Swanson and Garrett called Hall and invited him to travel to America so he could interview Marianne in New York. Hall quickly realized that his presence "might well be an inhibiting factor in any further confession which Marianne might make," and declined the offer. He would remain in the background.

Swanson corresponded with Marianne and talked with her on the phone. He extended the invitation to come to New York. He didn't tell her about the many pages of letters that had been written between the researchers about this second interview. The plan was to get very specific and not spare any feelings.

Swanson then sent her money for a plane ticket and expenses. Marianne arrived in New York and met with Garrett and Swanson May 9, 1958. In preliminary talks at the Parapsychology Foundation, Ebon noted in a memorandum:

1. Mrs. O'Neil stated that the impression that Harry Price asked her to become active as a medium, or that she had mediumistic abilities may have been due to the fact that Price did indeed tell her that she might have powers of such a nature as to attract or project 'Poltergeist' phenomena. She specifically denied giving a 'seance' to Mr. Price.

2. Mrs. O'Neil, throughout the conversation, expressed herself in terms of extreme skepticism toward the Borley phenomena. She went on record asserting that the Borley phenomena were due to fraud, perpetuated either by mischievous neighborhood children or created or imagined by Edwin Whitehouse or Lionel Foyster.

3. Mrs. O'Neil was ready to grant that the origin of the Borley 'legend' might easily be traced to the natural fears of Mrs. Smith who inhabited the Rectory after she and her husband returned from a country where they had served as missionaries with many servants. At Borley, they were in a big house with eight entrances inhabited by rats and starlings, causing many weird noises that might be misinterpreted by a fearful person.

4. Mrs. O'Neil mentioned that Mr. Price had brought many people to Borley including Mr. W.H. Salter who had become so excited over Price's allegations that two carved figures over a mantlepiece were due to origins in a monastery, thus indicating a monastery tradition and psychic links with such apparitions as the reported one of a headless nun. Mr. Salter disagreed saying that these carvings might have been bought at such an everyday locale as the Earl's Court shops.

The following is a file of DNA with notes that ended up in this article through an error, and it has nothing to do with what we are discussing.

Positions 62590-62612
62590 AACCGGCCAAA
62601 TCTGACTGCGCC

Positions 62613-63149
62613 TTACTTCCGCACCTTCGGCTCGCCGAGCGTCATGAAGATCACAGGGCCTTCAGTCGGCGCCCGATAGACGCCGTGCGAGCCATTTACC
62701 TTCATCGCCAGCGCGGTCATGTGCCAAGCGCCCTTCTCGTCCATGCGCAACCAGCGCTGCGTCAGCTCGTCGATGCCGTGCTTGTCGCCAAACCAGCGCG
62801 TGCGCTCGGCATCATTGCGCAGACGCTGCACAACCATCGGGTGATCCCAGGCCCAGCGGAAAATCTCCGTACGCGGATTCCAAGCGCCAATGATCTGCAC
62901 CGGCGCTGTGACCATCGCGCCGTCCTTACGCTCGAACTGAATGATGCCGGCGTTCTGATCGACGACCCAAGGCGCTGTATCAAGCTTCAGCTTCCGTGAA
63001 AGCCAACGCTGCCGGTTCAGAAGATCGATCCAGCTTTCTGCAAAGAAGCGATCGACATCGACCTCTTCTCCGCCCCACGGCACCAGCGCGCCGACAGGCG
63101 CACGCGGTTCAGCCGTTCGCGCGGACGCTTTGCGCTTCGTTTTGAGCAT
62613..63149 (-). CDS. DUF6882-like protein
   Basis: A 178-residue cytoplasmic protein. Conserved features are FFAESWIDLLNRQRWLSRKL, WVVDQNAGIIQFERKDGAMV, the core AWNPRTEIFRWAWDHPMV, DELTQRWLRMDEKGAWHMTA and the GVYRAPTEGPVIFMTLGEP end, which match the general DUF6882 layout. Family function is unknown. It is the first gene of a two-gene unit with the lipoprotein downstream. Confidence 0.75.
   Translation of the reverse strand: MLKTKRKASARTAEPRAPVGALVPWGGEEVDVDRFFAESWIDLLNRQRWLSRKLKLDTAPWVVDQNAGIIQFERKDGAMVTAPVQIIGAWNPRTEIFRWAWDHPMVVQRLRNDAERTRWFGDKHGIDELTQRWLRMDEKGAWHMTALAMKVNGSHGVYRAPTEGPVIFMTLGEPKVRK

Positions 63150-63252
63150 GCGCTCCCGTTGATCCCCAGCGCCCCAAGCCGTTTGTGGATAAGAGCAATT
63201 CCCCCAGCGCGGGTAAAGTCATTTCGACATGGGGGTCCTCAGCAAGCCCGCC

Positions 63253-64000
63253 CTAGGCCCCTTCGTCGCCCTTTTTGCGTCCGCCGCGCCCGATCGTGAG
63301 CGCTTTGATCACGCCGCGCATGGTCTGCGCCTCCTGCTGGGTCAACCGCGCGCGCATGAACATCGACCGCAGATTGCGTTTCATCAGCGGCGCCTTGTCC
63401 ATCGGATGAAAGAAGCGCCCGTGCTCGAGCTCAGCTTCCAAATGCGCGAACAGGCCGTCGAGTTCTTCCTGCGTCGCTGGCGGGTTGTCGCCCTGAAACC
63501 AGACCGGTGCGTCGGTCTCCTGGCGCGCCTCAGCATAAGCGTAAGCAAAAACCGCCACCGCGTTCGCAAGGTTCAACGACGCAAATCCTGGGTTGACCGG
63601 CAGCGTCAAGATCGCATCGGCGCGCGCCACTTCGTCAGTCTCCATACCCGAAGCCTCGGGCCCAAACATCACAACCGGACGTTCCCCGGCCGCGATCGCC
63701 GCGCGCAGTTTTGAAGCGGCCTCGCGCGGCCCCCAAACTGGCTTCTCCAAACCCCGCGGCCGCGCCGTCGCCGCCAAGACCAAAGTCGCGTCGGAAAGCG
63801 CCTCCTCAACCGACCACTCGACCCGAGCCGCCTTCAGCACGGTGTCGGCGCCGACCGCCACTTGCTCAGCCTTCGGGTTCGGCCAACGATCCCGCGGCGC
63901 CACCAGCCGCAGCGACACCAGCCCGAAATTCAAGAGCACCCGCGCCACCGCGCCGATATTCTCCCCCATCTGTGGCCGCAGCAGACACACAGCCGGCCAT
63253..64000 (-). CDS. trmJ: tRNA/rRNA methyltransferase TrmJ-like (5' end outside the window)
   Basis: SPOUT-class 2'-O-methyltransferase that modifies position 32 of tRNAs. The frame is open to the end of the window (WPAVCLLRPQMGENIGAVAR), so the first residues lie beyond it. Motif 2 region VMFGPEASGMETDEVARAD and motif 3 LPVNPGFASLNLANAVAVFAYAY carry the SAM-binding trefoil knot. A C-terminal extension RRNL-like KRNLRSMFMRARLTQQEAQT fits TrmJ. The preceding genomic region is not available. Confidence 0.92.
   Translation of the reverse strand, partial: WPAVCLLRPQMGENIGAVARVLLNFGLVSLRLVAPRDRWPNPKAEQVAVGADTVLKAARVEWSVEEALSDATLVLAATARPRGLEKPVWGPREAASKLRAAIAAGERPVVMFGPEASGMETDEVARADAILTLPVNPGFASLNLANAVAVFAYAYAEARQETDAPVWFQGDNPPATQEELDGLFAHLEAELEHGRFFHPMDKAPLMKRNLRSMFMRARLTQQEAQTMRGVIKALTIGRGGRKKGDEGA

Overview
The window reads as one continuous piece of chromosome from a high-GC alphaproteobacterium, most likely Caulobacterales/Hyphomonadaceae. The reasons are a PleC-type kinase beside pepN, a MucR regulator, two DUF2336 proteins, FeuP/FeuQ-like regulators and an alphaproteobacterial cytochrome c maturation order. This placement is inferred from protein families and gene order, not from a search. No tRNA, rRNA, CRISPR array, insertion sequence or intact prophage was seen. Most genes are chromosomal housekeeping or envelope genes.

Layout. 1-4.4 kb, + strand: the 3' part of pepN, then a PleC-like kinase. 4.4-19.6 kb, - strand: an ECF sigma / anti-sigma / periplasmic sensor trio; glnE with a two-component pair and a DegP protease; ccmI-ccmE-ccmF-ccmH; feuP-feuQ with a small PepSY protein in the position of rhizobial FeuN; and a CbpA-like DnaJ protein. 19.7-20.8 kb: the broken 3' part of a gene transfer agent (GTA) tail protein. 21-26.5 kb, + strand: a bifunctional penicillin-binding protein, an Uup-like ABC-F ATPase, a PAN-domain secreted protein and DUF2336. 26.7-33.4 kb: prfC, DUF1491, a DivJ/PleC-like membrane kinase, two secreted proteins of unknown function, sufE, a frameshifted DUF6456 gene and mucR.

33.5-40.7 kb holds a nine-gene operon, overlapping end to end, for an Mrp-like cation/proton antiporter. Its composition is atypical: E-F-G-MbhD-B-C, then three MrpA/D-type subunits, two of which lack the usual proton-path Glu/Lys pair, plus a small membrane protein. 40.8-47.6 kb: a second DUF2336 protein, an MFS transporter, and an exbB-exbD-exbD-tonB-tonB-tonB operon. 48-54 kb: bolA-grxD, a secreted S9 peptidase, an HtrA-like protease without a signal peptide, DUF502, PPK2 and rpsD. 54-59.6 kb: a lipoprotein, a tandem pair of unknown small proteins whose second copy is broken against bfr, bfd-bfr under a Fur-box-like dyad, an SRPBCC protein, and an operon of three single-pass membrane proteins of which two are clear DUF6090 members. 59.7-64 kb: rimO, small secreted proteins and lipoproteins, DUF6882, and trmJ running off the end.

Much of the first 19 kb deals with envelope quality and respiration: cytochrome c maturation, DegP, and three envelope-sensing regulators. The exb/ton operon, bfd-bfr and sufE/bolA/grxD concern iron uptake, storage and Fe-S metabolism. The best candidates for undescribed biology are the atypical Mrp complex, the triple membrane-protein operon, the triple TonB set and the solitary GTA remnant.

5. Mrs. O'Neil did not commit herself specifically to Mrs. Garrett's suggestion that she make a 'clean breast' of the Borley affair; however, she seemed to imply tacitly that she was willing to cooperate in clarifying the record sufficiently to clear up misunderstandings, misapprehensions, and contradictions.

Garrett wrote to Trevor Hall May 10 to keep him posted of her progress:

After our conversation with Marianne and Robert Swanson. . . I picked up the trail again and took the lady to my favorite restaurant. . .After a few drinks we began to get truly acquainted, and I think I know by now what makes Marianne behave as she does.

She is extremely Irish, born in Antrim, and filled with all the imagination, superstition, legends and what have you of my race [Irish]. She probably did not have the disciplined upbringing which happened in my own life, and many times as I listened to her I thanked heaven for the rigidity of my very orthodox aunt. . .

Marianne laughs easily and has a quite beguiling personality once she is off her guard, and quite unblushingly told Mr. Swanson that she had every intention of lying to him, and I fear she will do it again since her lying is a game. She remained adamant in her alleged dislike of Price, but she had enough to say about Mrs. Goldney and her affairs with Price some of which took place in the oddest places in Borley that I really wish you could have been present to hear! She denied emphatically any relationship with Whitehouse but rather intimated that the latter and Foyster were exceedingly intimate which suggested a spot of homosexuality in the relationship although she did not say so outright. She emphasized that Whitehouse was always ill, imaginative, and a liar, and again and again stated that she knew nothing about the stiletto. If these things happened at all, I honestly think that so much more has happened to her that she forgets, funnily or seriously. She lives in a perpetual temperature of romance. I cannot help seriously wondering how much Mr. Swanson is going to get when he begins his very realistic approach on Monday next.